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Old Feb 04, 2011, 10:52 AM
Late for work again!
Gary Binnie's Avatar
Northampton, England
Joined May 2004
1,901 Posts
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Multiplex DG600 (original version)

I picked up this nice model from a well known online auction site earlier this week (must stop browsing on there!! ) and thought I would post some photos/details of it here.

I was not sure from the long-distance advert photos what it was exactly but by a process of elimination and asking the seller a few questions I guessed that it was the original version of the Multiplex DG600 so I went for it.

As I could find very little on this model on the internet (but quite a bit on the current Graupner Tangent version though) I thought I would post a few useful bits and pieces. I think this is the version that is being 'DS'd to destruction on YouTube! Nice to see what the wings can take although the end is painful to watch!

I don't know when this kit was produced or stopped production (late 80s, mid 90s?), perhaps someone knows? How scale it is I don't know but it looks like a DG600 to me!!

The PDF instructions are available online in the Multiplex archive, very useful.

This DG600 has no flaps, unlike the current version, and comes with exchangeable wingtips to vary the span between 3.16 and 3.5 metres. Ailerons and airbrakes are driven by fuselage mounted servos with an option for a second aileron servo for differential/camber change function (yes, I know this is not how it's done now!!).

The wing joiner is steel blades and Multiplex box system with a clamp screw.

The weight of this particular model is 2380 g (5lb 3 oz) which seems well under the instruction weight of 2,900 g (6lb 4oz). The wings weigh 610 g each (1lb 4 oz), good!

It came ready to fly with a 35 mhz receiver, I have converted it to 2.4 using an AR6200 and taken some nose weight out to establish a base balance point at the joiner blades (as suggested in the instructions). No winch hook or aerotow release is installed.

Please feel free to chime in with any info/experience with this glider, photos as well if you have them.

Looking forward to committing aviation with it but I want a slope with a nice soft landing area, don't want to break it (not like the guy in the video)!!

Cheers

Gary
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Old Feb 04, 2011, 11:06 AM
Deniable plausibility
Shedofdread's Avatar
Derbyshire, UK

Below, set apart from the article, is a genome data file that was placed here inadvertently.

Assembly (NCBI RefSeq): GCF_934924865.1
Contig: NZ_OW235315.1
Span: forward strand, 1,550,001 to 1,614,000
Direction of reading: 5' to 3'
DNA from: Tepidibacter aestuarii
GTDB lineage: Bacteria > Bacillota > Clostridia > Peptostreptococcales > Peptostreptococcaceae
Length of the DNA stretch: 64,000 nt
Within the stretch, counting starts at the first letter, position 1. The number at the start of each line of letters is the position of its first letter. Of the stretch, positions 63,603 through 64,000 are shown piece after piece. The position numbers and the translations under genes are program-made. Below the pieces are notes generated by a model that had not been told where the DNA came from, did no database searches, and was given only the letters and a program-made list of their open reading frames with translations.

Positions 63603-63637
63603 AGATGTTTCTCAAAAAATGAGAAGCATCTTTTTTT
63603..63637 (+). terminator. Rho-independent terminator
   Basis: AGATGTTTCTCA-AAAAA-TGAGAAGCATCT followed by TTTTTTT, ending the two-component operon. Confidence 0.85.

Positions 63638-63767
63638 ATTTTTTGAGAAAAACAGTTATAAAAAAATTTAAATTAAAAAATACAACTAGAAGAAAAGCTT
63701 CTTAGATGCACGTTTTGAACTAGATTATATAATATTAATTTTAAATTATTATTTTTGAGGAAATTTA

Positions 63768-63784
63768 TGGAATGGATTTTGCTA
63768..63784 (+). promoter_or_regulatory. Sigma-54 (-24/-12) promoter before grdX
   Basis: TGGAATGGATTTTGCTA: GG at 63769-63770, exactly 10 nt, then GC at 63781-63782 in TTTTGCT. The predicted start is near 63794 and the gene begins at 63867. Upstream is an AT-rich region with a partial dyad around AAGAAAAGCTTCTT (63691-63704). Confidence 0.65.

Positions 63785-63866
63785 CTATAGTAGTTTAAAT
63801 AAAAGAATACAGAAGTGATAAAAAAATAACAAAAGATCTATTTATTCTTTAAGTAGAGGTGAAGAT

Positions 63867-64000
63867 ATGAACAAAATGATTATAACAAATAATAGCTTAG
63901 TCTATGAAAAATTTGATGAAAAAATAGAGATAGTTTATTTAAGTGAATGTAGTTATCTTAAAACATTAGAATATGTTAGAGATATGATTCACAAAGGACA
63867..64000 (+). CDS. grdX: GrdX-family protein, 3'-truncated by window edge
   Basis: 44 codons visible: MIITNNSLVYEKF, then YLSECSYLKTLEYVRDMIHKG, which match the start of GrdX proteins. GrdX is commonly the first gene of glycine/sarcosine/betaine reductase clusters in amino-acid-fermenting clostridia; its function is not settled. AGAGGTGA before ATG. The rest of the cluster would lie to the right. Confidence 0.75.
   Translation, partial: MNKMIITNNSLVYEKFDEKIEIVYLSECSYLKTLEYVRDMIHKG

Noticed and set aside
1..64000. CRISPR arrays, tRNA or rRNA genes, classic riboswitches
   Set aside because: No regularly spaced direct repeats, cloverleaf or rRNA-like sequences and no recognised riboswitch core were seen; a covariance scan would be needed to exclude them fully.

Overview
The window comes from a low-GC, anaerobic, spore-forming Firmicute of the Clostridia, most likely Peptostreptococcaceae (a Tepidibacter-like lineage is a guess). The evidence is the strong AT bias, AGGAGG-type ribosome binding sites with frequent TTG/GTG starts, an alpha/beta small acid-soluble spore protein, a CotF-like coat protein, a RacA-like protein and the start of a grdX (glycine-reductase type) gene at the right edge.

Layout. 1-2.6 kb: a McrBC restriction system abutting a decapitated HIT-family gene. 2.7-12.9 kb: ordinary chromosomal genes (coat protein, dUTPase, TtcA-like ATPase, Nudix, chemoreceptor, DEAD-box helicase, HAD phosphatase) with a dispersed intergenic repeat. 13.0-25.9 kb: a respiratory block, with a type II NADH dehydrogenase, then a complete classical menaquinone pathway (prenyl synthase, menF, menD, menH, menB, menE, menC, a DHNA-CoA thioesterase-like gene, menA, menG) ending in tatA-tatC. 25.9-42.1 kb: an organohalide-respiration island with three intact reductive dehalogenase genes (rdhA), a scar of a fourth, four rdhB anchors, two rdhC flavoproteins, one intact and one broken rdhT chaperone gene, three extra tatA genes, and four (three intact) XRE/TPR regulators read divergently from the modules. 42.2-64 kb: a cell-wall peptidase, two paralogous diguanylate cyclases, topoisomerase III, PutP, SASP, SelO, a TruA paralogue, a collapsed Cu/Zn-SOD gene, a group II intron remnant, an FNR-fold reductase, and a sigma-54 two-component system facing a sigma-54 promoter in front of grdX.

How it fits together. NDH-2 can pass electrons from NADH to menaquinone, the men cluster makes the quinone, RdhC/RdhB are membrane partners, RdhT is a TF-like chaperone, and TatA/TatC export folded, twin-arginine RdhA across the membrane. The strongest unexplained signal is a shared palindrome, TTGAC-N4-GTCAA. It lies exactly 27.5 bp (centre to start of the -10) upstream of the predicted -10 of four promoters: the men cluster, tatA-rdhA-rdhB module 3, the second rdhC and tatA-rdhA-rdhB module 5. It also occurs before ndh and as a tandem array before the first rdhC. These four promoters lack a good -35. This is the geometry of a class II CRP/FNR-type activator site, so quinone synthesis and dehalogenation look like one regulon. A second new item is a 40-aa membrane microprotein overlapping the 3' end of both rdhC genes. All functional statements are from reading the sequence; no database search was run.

Joined Aug 2008
2,327 Posts
Looks like you got a nice one there! Well done. Looking forward to seeing flying pics.

S

PS Why is it I never catch these things on that 'well known auction site'? Grrr
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Old Feb 04, 2011, 11:36 AM
Late for work again!
Gary Binnie's Avatar
Northampton, England
Joined May 2004
1,901 Posts
Cheers! Look under 'sailplanes' in the 'radio-controlled' category instead of 'gliders'. T'is a secret though, don't tell anybody!!

I am very pleased with it, you always take a chance with unseen second hand stuff and I have been fairly lucky so far. It has flown five times according to the previous owner, the history before that he didn't know.

The wing covering is nice and tight, no damage anywhere on the glider that I can see. There might be some small gel coat cracks under the paint of no importance. Whoever built it did a nice job, if I was ultra picky the front of the canopy does not quite line up with the fuselage in side view at the nose leaving a small gap but I would have no doubt struggled to get this right myself.

I've added some fuel tube rings to the clevises to secure them better against disconnection, glider folk don't seem to do this, doesn't hurt and makes me feel better at least (part of the Air Navigation Order bit that says you have to do all you can to ensure safe flight of an aircraft, model or otherwise).

I can't work out why it is so much lighter than the instructions suggest, they might be allowing for glassed wings.

I have been working on restoring a Multiplex ASW 22 but it looks as if this one will fly first. Just need to persuade Mrs B to carry one or the other up the slope for me!

GB
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Old Feb 04, 2011, 12:17 PM
Less Whinning, More Flying
Sailhigh's Avatar
SF Bay Area, USA
Joined Feb 2003
1,773 Posts
Gary,
The original MPX-600 started a lot of pilot towards the scale slope scene back in the late 80's. I recommended it to a number of people who successfully built and flew that original version. The wings could have used a little stiffening up, but I never saw a wing failure, even while being flown by some aggressive fliers (except of course that infamous youtube vid).